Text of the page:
Finally, the stimulus response characteristics referenced above may be influenced by both the level of expression within a given axon as well as the number of axons transduced within a given nerve in addition to the basic channel properties of the opsin. As there was a disconnect between the window of functional expression and the time of perfusion for histological evaluation in two of the three monkeys, we were unable to evaluate any such trends in the current study. However, based on our own experience with stimulation of transgenic mice expressing ChR2 in peripheral nerves and virally transduced rats similar to previous rodent studies (Llewellyn et al., 2010; Towne et al., 2013), the EMG frequency response characteristics are unlikely to appreciably change with expression levels while the magnitude of EMG responses will likely show a stronger correlation with expression. How these relationships scale with animal and nerve size is a question worthy of further investigation.
Comparison With Spinal Electrical Stimulation Approaches
Our main goal in this study was to introduce peripheral optogenetic stimulation as an alternative to FES in BMI applications. FES is typically associated with electrical stimulation of muscles directly or through nerve stimulation. However, several groups have used brain-controlled electrical intraspinal (Zimmermann and Jackson, 2014) or epidural spinal (Capogrosso et al., 2016) stimulation in NHPs for grasping and hindlimb locomotion, respectively. This mode of stimulation elicits muscle activation patterns either directly by stimulating pools of alpha motoneurons or indirectly by inducing motor patterns through interneurons following stimulation of dorsal roots. Thus, our peripheral FOS approach may not be directly comparable to electrical stimulation approaches at the spinal level. Nonetheless, it is possible that the potential benefits of FOS observed in the periphery may also extend to analogous optical stimulation of the spinal cord as has been recently investigated (Mondello et al., 2018).
Peripheral Optogenetics Relevance to Motor Behavior
As discussed in the introduction, success in using viral optogenetics to alter behavior has been difficult to achieve in non-human primates, especially regarding direct modulation of somatomotor activity. The current study represents an early success toward this goal. Although the muscle activity elicited by optical stimulation in this study was likely small compared to those typically elicited during normal locomotion, it did produce an easily observable change in the activity of the target effector. Even small optically induced contractions could potentially be used in perturbation studies of natural movements, while larger scales of virus expression and induced muscle contractions will likely be necessary to be therapeutically useful. A primary difference between the success achieved in this study and past unsuccessful attempts at optogenetic modulation of somatomotor behavior in the brain (Diester et al., 2011) may lie in the proximity of targeted opsin expression to the desired output. While even a small cortical volume transduced by a single virus injection may result in transfection of multiple downstream effector pathways, injection of a vector such as AAV into a single desired end effector (e.g., muscle) virtually guarantees that only the desired effector will be optically activated without upstream transmission. This simplicity in targeting and stimulating desired effector pathways further supports the role of this approach in motor disease therapy.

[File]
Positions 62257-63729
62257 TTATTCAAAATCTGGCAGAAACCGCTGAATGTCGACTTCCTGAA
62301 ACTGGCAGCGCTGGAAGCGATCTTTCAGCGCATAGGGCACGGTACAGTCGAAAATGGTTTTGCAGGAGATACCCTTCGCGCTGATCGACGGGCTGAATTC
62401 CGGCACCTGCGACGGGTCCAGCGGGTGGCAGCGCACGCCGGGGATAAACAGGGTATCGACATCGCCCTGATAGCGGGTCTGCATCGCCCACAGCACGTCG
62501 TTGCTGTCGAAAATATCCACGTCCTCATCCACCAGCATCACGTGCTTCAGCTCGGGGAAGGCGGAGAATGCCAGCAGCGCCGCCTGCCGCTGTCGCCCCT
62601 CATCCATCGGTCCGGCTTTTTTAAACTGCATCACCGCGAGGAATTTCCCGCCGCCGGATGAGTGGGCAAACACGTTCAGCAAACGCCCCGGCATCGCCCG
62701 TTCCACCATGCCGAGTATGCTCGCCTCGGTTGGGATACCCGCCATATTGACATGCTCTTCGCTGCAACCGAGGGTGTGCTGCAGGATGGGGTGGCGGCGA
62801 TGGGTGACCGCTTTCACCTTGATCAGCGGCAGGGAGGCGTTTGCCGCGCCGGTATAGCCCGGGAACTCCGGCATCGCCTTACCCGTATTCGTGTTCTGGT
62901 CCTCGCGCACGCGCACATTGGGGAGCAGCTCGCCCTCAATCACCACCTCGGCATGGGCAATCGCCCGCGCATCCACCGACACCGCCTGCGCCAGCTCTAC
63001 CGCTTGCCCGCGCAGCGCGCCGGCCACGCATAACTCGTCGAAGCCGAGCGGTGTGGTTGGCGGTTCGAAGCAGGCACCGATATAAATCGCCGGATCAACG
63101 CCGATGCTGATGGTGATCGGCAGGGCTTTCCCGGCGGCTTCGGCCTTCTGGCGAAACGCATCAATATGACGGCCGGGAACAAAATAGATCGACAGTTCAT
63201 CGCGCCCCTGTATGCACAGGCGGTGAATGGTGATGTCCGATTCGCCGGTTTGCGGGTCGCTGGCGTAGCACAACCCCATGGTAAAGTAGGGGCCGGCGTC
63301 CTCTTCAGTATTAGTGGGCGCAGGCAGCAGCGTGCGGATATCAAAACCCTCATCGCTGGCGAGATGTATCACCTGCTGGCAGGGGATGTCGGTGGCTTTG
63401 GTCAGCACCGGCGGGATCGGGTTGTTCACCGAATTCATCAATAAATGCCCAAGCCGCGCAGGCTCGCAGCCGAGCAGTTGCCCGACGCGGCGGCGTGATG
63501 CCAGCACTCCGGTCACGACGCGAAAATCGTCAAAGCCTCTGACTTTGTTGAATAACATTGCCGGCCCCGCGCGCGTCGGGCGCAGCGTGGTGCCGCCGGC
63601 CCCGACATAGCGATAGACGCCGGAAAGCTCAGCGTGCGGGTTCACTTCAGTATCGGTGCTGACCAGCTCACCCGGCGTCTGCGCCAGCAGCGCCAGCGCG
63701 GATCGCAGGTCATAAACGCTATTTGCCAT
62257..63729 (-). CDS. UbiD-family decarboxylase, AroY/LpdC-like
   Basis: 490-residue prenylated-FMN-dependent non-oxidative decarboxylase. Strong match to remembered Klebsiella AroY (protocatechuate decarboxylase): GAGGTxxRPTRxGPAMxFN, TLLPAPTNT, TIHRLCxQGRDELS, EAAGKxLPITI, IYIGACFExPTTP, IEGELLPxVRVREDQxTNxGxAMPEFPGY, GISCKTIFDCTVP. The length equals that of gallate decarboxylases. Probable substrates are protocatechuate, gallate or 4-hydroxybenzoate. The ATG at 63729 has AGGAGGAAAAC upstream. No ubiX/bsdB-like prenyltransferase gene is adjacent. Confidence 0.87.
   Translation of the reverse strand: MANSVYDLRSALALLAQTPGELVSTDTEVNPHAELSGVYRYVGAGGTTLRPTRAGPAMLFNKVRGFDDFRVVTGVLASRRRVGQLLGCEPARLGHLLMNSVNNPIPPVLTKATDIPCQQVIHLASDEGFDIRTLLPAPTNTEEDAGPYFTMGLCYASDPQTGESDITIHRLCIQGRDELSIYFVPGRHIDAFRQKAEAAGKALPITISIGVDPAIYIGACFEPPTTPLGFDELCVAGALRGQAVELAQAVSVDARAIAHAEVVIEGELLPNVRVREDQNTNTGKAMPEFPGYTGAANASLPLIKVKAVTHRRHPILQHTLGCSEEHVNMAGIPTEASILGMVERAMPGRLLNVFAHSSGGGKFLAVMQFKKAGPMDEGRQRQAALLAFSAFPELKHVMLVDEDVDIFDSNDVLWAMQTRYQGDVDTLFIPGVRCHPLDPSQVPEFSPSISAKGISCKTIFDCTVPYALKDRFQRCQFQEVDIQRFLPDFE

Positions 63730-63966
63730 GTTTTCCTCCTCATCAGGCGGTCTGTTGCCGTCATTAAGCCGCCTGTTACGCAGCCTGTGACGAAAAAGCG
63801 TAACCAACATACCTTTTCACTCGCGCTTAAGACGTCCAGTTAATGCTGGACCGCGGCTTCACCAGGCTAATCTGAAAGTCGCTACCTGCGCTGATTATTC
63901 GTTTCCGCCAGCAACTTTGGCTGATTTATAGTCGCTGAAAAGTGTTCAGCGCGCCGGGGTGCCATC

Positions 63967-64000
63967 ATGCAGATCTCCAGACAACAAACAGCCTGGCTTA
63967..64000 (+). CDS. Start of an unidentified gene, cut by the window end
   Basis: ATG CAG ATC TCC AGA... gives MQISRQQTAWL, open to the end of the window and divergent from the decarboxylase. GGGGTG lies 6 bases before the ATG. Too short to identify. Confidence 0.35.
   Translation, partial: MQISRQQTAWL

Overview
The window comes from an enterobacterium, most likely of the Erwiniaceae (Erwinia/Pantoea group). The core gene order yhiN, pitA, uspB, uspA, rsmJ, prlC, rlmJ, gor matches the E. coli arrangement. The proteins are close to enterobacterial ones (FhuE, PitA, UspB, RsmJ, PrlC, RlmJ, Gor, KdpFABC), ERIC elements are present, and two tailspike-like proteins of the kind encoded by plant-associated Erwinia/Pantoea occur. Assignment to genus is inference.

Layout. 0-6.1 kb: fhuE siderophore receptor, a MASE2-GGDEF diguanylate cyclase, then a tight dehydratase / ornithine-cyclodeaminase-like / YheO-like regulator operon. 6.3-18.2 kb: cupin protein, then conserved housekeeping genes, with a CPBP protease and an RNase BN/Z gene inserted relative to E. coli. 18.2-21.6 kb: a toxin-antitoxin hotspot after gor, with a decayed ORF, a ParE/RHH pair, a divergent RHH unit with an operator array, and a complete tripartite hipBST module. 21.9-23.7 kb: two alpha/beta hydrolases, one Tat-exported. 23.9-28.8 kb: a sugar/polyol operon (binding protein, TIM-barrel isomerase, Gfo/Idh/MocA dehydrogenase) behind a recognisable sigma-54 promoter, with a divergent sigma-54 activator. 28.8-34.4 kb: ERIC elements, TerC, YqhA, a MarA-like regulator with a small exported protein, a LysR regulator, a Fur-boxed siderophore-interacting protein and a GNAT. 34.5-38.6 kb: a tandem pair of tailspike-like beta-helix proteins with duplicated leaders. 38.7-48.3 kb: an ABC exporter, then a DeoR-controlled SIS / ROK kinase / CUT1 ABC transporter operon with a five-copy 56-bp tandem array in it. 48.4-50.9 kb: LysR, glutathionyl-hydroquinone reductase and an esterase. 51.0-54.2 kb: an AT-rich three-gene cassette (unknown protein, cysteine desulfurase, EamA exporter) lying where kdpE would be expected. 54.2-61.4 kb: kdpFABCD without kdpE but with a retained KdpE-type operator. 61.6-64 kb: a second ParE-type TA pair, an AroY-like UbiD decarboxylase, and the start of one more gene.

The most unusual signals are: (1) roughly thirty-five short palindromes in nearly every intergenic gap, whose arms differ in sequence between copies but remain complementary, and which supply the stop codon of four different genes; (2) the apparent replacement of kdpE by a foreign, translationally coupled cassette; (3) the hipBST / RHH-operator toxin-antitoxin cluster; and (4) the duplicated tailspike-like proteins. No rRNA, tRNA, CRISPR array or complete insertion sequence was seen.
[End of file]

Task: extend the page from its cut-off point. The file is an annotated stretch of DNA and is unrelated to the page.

In summary, the viral transduction and functional expression of opsins for peripheral optical modulation of muscle activity in non-human primates is a step toward effective reanimation of movement in paralyzed subjects. The introduction of neuromuscular junction targeting for virus injection is a useful technique for increasing the likelihood of virus uptake. In addition, the EMG response characteristics to optical stimulation parameters described here serve as an important base upon which to build future primate studies and FOS algorithms.
While the jump from rodent to primate is important in itself, this study also highlights problems due to differences in scale and species that may not have been as pronounced in prior rodent studies. Potential variability in both the timeline and spatial profile of expression, the immune system's probable role in this variability, and effectiveness of the virus as well as light delivery in much larger target muscles/nerves are all challenges that must be addressed before FOS may become a clinically viable approach to restoring lost motor function.
This study was carried out in accordance with the recommendations of the University of Pittsburgh's Institutional Animal Care and Use Committee. The protocol was approved by the University of Pittsburgh's Institutional Animal Care and Use Committee.